Blu-ray Cover

Distributor: Arrow Academy

Release Date: April 25, 2017

Region: Region Free

Length: 01:51:23

Video: 1080P (MPEG-4, AVC)

Main Audio: Italian Mono Linear PCM Audio (48 kHz, 1152 kbps, 24-bit)

Subtitles: English

Ratio: 1.85:1

Bitrate: 34.99 Mbps

Notes: This release includes a DVD edition of the film.


“A wonderful film that moves on waves of feeling. Francesco Rosi, who has one of the greatest compositional senses in the history of movies, keeps you in a state of emotional exaltation. A simple image has the kind of resonance that most directors never achieve.” -Pauline Kael (The New Yorker, 1981)

Francesco Rosi established himself as one of the greatest chroniclers of Italy’s stormy postwar history with such riveting classics as Salvatore Giuliano, The Mattei Affair, and Illustrious Corpses. Three Brothers (Tre Fratelli) explores similarly knotty social and political territory through the seemingly straightforward story of three siblings returning to their native southern Italy to pay homage to their late mother. However, their various professions—a judge in Rome (Philippe Noiret), a spiritual counselor in Naples (Vittorio Mezzogiorno), a factory worker in Turin (Michele Placido)—have a profound effect on their response to this reunion.

Three Brothers even received a nomination for an Academy Award for Best Foreign Language Film but lost the golden statuette to Mephisto. It is only right that all these years later that Arrow Academy is awarding the film with this excellent Blu-ray release.


The Presentation:

4 of 5 Stars

Arrow Video houses the Blu-ray and DVD discs in a sturdy clear Blu-ray case with a reversible sleeve featuring the choice of newly commissioned artwork by Matthew Griffin and what is presumably the film’s original poster art.

There is also an attractive booklet that includes an interesting essay by Millicent Marcus entitled “Beyond Cinema Politico,” another essay written by director Francesco Rosi entitled “In Opposition to Life, In Opposition to Death,” a 1981 interview with Francesco Rosi about Three Brothers conducted by Michael Ciment, and contemporary reviews of the film. Arrow enhances these interesting writings with several production stills.

 [Note: The aforementioned booklet is only included with the first pressing of this particular release.]


The animated menus utilize footage and music from the film and are reasonably attractive and easy to navigate.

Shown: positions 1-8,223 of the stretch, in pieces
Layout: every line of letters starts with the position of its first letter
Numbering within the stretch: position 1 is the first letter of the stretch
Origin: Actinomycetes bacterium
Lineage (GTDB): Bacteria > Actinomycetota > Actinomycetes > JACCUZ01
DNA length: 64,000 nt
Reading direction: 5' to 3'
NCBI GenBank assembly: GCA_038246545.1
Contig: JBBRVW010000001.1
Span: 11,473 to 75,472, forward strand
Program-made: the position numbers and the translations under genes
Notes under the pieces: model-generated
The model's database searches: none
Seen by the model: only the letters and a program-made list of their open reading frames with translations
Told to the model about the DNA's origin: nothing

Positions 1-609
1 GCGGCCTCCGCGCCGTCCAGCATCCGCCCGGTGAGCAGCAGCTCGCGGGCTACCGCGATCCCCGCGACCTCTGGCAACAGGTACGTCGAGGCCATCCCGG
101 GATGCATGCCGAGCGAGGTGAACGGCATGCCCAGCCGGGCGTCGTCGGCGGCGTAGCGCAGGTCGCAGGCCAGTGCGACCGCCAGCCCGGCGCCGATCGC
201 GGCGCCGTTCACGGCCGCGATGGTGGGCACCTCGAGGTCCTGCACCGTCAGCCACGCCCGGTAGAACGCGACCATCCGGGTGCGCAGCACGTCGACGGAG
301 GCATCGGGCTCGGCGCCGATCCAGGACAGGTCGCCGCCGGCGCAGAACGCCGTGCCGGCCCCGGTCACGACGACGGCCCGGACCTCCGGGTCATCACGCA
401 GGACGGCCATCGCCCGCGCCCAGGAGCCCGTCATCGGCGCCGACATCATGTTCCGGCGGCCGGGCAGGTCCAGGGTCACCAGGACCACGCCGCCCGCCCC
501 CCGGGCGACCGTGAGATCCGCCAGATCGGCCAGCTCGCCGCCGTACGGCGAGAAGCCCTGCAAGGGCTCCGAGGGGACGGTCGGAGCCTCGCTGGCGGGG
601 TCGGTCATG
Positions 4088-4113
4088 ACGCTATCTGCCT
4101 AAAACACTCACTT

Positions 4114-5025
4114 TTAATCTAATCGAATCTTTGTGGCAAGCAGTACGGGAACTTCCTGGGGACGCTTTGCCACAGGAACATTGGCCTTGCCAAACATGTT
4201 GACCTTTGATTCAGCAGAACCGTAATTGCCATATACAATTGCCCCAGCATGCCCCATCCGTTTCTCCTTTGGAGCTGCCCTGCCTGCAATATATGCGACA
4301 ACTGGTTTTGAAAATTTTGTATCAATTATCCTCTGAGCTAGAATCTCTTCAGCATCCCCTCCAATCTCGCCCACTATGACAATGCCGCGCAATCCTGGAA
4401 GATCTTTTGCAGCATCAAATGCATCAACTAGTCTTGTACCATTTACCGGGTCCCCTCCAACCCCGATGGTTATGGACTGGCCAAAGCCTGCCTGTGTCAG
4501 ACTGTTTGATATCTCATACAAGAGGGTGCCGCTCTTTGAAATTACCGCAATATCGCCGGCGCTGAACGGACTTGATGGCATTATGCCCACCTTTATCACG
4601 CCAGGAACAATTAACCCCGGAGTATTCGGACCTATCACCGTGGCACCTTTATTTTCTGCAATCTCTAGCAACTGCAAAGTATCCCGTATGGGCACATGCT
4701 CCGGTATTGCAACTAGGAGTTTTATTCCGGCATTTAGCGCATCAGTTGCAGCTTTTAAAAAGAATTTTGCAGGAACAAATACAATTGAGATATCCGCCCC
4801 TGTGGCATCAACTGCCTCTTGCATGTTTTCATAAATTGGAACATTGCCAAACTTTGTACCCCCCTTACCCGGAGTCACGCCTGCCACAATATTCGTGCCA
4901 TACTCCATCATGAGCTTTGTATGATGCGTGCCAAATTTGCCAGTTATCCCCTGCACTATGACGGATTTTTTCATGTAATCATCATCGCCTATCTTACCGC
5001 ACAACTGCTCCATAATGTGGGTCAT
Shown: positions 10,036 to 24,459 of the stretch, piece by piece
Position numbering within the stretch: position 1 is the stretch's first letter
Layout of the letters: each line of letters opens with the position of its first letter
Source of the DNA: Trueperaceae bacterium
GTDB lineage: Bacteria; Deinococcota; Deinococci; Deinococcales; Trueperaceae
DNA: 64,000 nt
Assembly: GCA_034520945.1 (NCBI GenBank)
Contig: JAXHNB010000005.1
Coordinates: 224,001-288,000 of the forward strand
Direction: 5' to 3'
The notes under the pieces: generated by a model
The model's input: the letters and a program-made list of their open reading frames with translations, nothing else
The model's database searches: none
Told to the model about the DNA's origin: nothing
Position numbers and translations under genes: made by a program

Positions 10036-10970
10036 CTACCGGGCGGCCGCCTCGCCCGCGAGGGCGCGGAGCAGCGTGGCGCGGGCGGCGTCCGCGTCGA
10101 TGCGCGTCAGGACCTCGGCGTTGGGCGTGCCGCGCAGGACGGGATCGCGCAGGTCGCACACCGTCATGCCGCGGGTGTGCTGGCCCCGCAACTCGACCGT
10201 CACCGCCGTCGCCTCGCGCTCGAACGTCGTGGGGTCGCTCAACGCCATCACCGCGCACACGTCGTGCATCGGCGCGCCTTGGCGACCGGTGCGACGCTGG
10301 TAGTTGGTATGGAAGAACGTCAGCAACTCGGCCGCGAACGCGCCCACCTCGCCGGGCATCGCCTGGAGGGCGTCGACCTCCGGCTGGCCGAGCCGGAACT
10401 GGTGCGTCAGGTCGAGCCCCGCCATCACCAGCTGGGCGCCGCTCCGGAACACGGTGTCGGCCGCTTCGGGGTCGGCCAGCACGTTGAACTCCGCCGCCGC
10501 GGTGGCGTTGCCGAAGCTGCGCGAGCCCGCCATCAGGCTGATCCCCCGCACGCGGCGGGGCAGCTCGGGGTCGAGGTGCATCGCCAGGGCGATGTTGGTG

Picture Quality:

3.5 of 5 Stars

We aren’t sure, but it seems that this Arrow Academy release may very well be the film’s home video debut in North America. The booklet’s usually detailed information about the transfer is somewhat vague, so we aren’t entirely certain as to the source of this transfer. Contrast and black levels seem to be accurate and the image is relatively sharp considering its age. Colors are also well-rendered and exhibit natural flesh tones. Grain is well resolved and looks natural as well and there aren’t any troublesome digital anomalies—although one can detect moments of aliasing. One can also detect some minor dirt and a few minor scratches, but these aren’t terribly noticeable unless one is looking for them. Depth isn’t particularly impressive either, but one suspects that this isn’t an issue with the transfer but a reflection of the film’s production. All in all, this is a solid but unexceptional transfer.


Sound Quality:

3 of 5 Stars

The Italian mono linear PCM audio track is also solid as it is in keeping with what one expects from Italian film productions—meaning that it seems the film’s audio was added in post-production. One scene finds a slight fluctuation between ambient audio when Philippe Noiret is speaking, and this is no doubt a result of replacing the original production sound with dubbed dialogue (as Noiret wasn’t a native Italian speaker). Piero Piccioni’s subtle score sounds good in the lossless environment as do the other elements, and this track seems to reflect the original theatrical mix.


Special Features:

2 of 5 Stars

Archival Interview with Francesco Rosi – (01:12:12)

This audio-only interview with Francesco Rosi was recorded in London during the summer of 1987 and is presented here with various photographs in order to enhance one’s experience. English is the predominant language throughout the interview with some a few moments of translation. Many topics are covered here but Rossi’s 1987 production of Chronicle of a Death Foretold seems to be the predominant focus. Even so, this is an instructive interview that will please fans of the director.

Original Theatrical Trailer – (03:20)

The film’s original Italian theatrical trailer is also included on the disc with English subtitles.


Final Words:

Francesco Rosi’s Three Brothers is a character-driven story about family. It has an understated grace that is rare and Arrow Academy’s release seems to be the only way one can experience the film on home video.


Review by: Devon Powell

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